Terrestrial toxicology data are limited for comprehensive ecotoxicological risk assessment of ecosystems contaminated by per- and polyfluoroalkyl substances (PFAS) partly because of their existence as mixtures in the environment. This complicates logistical dose-response modeling and establishment of a threshold value characterizing the chronic toxicity of PFAS to ecological receptors. We examined reproduction, growth, and survival endpoints using a combination of hypothesis testing and logistical dose-response modeling of northern bobwhite quail (Colinus virginianus) exposed to perfluorohexanoic acid (PFHxA) alone and to PFHxA in a binary mixture with perfluorooctane sulfonic acid (PFOS) via the drinking water. The exposure concentration chronic toxicity value (CTV) representative of the lowest-observable-adverse effect level (LOAEL) threshold for chronic oral PFAS toxicity (based on reduced offspring weight and growth rate) was 0.10 ng/mL for PFHxA and 0.06 ng/mL for a PFOS:PFHxA (2.7:1) mixture. These estimates corresponded to an adult LOAEL average daily intake CTV of 0.0149 and 0.0082 µg × kg body weight  × d , respectively. Neither no-observable-adverse effect level threshold and representative CTVs nor dose-response and predicted effective concentration values could be established for these 2 response variables. The findings indicate that a reaction(s) occurs among the individual PFAS components present in the mixture to alter the potential toxicity, demonstrating that mixture affects avian PFAS toxicity. Thus, chronic oral PFAS toxicity to avian receptors represented as the sum of the individual compound toxicities may not necessarily be the best method for assessing chronic mixture exposure risk at PFAS-contaminated sites. Environ Toxicol Chem 2021;00:1-14. © 2021 SETAC.
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http://dx.doi.org/10.1002/etc.5135DOI Listing
June 2021

The Missing Link(age): Multilevel Contributors to Service Uptake Failure Among Youths on Community Justice Supervision.

Psychiatr Serv 2021 05 26;72(5):546-554. Epub 2021 Mar 26.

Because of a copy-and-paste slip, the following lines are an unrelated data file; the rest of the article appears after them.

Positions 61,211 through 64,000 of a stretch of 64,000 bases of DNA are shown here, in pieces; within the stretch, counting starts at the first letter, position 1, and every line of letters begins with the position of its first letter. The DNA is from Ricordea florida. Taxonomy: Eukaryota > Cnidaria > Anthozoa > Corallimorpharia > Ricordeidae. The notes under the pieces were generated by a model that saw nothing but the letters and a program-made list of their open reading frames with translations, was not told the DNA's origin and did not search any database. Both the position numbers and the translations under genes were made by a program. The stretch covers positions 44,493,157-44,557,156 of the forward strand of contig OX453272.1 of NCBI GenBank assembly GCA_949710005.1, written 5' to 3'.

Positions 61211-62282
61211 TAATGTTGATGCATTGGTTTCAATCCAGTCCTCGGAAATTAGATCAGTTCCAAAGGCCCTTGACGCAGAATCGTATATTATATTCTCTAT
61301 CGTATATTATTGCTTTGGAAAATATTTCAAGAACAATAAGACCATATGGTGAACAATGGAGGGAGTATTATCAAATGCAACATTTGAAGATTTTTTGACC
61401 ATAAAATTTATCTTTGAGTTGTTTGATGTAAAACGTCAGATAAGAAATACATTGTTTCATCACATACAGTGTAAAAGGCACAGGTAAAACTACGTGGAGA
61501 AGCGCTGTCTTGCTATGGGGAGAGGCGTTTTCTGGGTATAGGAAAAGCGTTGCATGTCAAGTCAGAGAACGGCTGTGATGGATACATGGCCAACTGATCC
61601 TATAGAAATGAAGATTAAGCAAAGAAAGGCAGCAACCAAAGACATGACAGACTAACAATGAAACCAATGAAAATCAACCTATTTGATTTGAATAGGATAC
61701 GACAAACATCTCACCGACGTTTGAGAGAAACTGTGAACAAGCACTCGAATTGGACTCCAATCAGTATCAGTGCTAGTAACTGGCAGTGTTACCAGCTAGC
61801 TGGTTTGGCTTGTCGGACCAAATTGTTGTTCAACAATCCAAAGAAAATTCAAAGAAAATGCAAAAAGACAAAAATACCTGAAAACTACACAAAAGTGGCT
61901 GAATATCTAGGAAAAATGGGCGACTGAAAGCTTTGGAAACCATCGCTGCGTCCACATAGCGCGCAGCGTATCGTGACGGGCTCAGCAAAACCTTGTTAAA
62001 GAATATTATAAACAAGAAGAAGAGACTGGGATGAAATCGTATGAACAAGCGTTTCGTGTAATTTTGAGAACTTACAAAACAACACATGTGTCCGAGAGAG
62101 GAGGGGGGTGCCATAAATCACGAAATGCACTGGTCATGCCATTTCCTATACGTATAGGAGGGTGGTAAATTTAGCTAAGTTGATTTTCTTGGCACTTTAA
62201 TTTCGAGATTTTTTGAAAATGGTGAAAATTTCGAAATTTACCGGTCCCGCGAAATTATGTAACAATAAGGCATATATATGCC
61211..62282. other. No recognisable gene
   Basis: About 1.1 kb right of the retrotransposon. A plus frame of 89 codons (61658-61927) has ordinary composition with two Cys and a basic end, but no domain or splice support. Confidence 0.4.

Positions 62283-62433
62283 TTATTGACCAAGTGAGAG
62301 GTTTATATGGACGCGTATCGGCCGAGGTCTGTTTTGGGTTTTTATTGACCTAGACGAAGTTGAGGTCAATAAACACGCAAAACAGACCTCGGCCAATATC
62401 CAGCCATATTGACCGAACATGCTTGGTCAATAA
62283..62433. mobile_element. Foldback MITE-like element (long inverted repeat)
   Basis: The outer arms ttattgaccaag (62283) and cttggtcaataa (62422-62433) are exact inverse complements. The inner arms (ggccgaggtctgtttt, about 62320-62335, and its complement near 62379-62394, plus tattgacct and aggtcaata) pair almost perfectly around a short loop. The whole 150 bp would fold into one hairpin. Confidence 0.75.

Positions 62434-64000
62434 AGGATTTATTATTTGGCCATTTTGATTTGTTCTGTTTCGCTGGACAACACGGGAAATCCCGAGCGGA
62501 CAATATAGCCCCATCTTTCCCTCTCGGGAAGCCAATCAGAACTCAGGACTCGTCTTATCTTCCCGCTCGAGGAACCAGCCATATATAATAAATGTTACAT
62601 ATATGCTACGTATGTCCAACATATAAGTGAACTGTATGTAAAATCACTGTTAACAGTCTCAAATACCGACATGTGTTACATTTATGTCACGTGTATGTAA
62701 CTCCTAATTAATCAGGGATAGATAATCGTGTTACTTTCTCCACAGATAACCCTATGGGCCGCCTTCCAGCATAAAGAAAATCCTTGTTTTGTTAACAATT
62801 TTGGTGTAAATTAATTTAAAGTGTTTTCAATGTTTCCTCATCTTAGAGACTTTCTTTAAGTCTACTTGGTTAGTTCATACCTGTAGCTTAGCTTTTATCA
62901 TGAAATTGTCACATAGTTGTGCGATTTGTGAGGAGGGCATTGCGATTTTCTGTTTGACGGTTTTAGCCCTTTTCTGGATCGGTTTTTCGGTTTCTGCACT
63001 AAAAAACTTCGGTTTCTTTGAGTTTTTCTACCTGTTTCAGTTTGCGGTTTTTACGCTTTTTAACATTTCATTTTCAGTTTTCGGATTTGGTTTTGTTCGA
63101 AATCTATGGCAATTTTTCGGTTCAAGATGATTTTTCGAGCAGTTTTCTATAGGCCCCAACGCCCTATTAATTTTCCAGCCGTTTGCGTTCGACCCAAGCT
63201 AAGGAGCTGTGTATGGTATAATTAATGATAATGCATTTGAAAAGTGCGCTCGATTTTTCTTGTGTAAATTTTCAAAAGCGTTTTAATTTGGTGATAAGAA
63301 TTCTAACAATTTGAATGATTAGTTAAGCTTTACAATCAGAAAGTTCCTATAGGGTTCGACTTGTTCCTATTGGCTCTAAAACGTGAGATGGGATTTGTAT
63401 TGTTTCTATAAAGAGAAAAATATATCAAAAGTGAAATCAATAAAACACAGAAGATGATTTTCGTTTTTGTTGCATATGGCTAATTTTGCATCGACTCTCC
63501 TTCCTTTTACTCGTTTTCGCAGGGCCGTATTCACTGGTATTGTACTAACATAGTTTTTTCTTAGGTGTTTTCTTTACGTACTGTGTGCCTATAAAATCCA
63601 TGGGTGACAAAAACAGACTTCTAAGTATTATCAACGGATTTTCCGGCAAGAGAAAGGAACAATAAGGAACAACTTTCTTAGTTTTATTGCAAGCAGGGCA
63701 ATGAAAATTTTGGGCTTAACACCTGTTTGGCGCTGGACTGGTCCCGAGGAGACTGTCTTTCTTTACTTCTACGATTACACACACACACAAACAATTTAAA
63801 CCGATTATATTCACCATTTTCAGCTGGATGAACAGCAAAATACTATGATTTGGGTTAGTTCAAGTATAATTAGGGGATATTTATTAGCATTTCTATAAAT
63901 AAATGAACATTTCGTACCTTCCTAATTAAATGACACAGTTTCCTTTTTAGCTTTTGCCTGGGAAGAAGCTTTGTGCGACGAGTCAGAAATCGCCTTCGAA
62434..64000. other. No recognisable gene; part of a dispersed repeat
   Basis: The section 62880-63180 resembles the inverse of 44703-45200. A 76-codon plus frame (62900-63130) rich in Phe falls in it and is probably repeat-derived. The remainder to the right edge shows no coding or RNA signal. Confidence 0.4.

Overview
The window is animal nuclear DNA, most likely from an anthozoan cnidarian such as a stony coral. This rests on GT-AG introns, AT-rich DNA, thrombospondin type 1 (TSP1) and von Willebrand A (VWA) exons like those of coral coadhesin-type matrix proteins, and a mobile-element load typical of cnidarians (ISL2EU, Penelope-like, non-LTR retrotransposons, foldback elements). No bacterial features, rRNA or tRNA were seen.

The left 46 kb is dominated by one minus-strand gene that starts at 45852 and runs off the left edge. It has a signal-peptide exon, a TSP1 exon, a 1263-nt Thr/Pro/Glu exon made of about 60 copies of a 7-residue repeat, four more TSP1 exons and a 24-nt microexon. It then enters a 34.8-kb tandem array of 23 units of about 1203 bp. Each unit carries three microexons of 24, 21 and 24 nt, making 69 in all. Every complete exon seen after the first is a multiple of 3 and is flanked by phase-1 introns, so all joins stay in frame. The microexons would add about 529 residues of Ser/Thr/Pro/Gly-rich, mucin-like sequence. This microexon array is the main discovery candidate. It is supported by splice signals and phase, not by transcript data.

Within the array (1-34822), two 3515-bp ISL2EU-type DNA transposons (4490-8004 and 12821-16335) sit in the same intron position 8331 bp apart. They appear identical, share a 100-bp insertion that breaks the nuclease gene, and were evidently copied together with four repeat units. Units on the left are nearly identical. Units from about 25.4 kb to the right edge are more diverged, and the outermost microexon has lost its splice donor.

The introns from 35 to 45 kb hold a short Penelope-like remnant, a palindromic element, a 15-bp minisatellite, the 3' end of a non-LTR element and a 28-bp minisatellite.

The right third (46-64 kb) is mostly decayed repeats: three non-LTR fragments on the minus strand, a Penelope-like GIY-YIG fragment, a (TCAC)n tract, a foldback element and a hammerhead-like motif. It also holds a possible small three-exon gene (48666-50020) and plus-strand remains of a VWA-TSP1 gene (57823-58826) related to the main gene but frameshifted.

Department of Psychiatry, Columbia University, and New York State Psychiatric Institute, New York City (Wasserman, McReynolds, Elkington); Schar School of Policy and Government, George Mason University, Fairfax, Virginia (Taxman); Department of Criminal Justice, Temple University, Philadelphia, (Belenko); Social Science Research Center, Mississippi State University, Starkville (Robertson); Lighthouse Institute, Chestnut Health Systems, Normal, Illinois (Dennis); Department of Psychology, Texas Christian University, Fort Worth (Knight); Department of Behavioral Science, University of Kentucky, Lexington (Knudsen); Department of Criminology, University of South Florida, Tampa (Dembo); Department of Biostatistics and Bioinformatics, George Washington University, Washington, D.C. (Ciarleglio); National Institute on Drug Abuse, Bethesda, Maryland (Wiley).

Objectives: Youths in the juvenile justice system often do not access needed behavioral health services. The behavioral health services cascade model was used to examine rates of substance use screening, identification of substance use treatment needs, and referral to and initiation of treatment among youths undergoing juvenile justice system intake and to identify when treatment access is most challenged. Characteristics associated with identification of behavioral health needs and linkage to community services were also examined.

Methods: Data were drawn from administrative records of 33 community justice agencies in seven states participating in Juvenile Justice-Translational Research on Interventions for Adolescents in the Legal System, funded by the National Institute on Drug Abuse (N=8,307 youths). Contributions of youth, staff, agency, and county characteristics to identification of behavioral health needs and linkage to community services were examined.

Results: More than 70% (5,942 of 8,307) of youths were screened for substance use problems, and more than half needed treatment. Among those in need, only about one-fifth were referred to treatment, and among those referred, 67.5% initiated treatment. Overall, <10% of youths with identified needs initiated services. Multivariable multilevel regression analyses revealed several contributors to service-related outcomes, with youths' level of supervision being among the strongest predictors of treatment referral.